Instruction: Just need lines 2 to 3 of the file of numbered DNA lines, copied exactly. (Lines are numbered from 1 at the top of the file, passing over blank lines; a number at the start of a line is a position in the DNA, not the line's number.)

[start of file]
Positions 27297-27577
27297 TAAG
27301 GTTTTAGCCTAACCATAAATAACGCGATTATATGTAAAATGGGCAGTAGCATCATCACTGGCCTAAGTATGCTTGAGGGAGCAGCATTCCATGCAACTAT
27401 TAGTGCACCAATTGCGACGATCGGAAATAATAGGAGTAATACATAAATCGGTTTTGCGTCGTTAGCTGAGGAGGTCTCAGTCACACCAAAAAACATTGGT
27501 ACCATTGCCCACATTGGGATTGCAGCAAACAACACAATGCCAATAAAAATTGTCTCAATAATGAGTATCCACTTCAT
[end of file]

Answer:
27297 TAAG
27301 GTTTTAGCCTAACCATAAATAACGCGATTATATGTAAAATGGGCAGTAGCATCATCACTGGCCTAAGTATGCTTGAGGGAGCAGCATTCCATGCAACTAT